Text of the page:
PARIS (Reuters) – Eramet and Suez have chosen Dunkirk as the site for a planned electric vehicle (EV) battery recycling plant, as the partners look to tap into a battery production belt being developed around the northern French port, they said on Friday.
As part of their joint venture, mining group Eramet and waste and water company Suez want to build a plant to dismantle lithium-ion batteries, followed by a second plant to separate and refine metals such as nickel, cobalt and lithium for reuse in batteries .
The partners are targeting a final investment decision for the first-stage facility by the end of this year, with a production start in 2025, and a decision by the end of 2024 for the second-stage facility, followed by a start in 2027, they said in a statement.
Eramet received a grant of 80 million euros ($85.18 million) from the European Union and French state bank BPI to finance the project, it said.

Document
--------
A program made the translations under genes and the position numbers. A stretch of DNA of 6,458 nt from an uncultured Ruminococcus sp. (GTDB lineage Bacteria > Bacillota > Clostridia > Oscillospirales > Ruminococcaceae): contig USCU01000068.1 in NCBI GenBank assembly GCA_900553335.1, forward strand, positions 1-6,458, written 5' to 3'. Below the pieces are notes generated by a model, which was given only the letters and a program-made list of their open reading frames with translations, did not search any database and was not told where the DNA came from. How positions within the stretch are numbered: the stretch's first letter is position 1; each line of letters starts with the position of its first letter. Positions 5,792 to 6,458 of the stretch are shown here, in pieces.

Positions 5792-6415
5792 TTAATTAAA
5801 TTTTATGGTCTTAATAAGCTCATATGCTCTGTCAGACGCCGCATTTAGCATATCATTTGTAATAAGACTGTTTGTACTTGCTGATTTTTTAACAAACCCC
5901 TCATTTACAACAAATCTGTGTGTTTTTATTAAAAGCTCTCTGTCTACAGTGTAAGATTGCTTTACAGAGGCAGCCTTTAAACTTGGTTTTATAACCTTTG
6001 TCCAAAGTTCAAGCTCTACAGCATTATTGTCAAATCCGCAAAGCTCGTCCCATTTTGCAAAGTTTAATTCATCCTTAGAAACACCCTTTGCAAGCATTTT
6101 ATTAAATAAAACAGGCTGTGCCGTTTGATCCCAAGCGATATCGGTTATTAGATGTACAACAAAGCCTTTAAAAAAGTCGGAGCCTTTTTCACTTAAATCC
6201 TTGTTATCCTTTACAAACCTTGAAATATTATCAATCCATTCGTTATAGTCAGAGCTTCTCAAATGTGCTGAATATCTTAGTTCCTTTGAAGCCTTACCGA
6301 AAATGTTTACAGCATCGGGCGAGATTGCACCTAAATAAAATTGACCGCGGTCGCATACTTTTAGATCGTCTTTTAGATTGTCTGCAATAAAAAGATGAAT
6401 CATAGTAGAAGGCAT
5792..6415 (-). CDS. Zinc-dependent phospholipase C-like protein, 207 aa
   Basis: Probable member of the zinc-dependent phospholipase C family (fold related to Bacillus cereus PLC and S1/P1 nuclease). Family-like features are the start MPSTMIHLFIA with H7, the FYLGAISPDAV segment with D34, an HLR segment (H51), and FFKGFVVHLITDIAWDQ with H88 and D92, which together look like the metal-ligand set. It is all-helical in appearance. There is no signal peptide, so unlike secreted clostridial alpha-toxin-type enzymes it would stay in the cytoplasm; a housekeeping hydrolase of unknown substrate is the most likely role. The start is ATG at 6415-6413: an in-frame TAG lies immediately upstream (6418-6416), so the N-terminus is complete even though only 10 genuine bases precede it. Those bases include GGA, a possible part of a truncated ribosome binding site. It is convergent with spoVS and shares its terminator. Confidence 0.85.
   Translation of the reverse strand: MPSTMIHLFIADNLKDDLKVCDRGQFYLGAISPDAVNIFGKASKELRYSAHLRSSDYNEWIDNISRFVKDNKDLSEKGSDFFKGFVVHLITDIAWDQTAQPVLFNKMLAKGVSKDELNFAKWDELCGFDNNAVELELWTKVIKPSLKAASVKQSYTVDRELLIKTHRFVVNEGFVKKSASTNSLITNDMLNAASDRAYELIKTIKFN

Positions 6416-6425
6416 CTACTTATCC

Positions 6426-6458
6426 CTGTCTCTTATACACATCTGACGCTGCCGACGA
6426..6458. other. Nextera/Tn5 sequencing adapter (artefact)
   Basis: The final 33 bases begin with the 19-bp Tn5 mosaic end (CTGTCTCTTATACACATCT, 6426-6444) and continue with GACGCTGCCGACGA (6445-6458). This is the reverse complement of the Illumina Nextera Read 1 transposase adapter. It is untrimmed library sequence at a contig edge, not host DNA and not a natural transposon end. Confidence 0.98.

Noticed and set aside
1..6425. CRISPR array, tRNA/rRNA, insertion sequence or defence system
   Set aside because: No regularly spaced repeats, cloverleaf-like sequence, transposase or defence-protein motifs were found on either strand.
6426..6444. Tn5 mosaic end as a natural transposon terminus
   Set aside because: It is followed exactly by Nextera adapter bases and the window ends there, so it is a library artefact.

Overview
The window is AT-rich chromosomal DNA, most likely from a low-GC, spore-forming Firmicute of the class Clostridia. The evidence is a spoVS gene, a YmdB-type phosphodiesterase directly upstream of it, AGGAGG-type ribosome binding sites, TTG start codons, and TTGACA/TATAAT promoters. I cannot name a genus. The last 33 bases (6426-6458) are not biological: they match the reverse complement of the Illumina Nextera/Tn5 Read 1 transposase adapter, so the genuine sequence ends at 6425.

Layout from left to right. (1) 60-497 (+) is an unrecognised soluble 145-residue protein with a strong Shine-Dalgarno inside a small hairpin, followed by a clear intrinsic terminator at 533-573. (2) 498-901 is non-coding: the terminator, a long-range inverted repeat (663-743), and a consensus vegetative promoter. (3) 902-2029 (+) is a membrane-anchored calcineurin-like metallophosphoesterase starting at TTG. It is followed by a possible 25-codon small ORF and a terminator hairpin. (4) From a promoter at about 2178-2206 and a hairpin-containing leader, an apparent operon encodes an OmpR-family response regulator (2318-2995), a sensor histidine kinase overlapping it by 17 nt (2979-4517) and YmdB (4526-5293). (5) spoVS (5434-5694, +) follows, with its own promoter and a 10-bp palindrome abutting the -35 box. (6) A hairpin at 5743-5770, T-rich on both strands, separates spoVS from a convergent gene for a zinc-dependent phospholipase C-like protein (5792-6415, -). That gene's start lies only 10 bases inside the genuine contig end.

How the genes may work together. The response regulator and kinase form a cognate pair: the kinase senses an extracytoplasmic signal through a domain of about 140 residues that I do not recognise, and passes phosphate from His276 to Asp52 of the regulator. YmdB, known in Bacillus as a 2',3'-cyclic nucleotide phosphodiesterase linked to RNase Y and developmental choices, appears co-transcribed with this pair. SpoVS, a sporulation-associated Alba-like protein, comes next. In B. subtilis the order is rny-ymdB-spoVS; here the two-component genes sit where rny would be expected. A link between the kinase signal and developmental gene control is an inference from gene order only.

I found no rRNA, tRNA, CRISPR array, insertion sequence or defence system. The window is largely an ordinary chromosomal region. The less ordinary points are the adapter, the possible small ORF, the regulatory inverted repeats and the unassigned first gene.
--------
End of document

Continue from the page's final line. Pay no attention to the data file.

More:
They added that a pilot plant to test the refining process would soon be commissioned at Eramet’s research center near Paris.
Several gigafactories are set to produce batteries in the Dunkirk region as the French government encourages the creation of a “battery valley” to support electric vehicle production.
The Eramet and Suez battery dismantling facility will have a processing capacity of 50,000 tons of battery modules per year, equivalent to 200,000 EV batteries, it said.
Eramet has shifted its focus to minerals for batteries in recent years, including through a lithium production project in Argentina set to start next year.
(Reporting by Gus Trompiz; Editing by Jan Harvey)
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